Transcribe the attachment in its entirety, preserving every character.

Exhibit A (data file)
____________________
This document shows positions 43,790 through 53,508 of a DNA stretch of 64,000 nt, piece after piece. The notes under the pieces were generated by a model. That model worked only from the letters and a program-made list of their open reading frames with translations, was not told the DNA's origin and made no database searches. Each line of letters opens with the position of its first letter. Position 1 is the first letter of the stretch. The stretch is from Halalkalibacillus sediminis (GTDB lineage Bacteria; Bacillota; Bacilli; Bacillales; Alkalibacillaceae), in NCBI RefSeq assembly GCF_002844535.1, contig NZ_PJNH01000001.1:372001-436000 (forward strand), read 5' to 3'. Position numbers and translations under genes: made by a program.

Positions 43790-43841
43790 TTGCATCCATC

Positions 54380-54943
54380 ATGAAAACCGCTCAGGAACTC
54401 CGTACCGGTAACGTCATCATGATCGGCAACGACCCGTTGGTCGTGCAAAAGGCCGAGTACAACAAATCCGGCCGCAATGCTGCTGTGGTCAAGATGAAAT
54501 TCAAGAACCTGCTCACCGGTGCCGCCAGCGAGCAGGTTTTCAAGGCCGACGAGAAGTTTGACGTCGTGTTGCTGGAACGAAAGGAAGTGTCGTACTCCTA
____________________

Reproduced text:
This document shows positions 43,790 through 53,508 of a DNA stretch of 64,000 nt, piece after piece. The notes under the pieces were generated by a model. That model worked only from the letters and a program-made list of their open reading frames with translations, was not told the DNA's origin and made no database searches. Each line of letters opens with the position of its first letter. Position 1 is the first letter of the stretch. The stretch is from Halalkalibacillus sediminis (GTDB lineage Bacteria; Bacillota; Bacilli; Bacillales; Alkalibacillaceae), in NCBI RefSeq assembly GCF_002844535.1, contig NZ_PJNH01000001.1:372001-436000 (forward strand), read 5' to 3'. Position numbers and translations under genes: made by a program.

Positions 43790-43841
43790 TTGCATCCATC

Positions 54380-54943
54380 ATGAAAACCGCTCAGGAACTC
54401 CGTACCGGTAACGTCATCATGATCGGCAACGACCCGTTGGTCGTGCAAAAGGCCGAGTACAACAAATCCGGCCGCAATGCTGCTGTGGTCAAGATGAAAT
54501 TCAAGAACCTGCTCACCGGTGCCGCCAGCGAGCAGGTTTTCAAGGCCGACGAGAAGTTTGACGTCGTGTTGCTGGAACGAAAGGAAGTGTCGTACTCCTA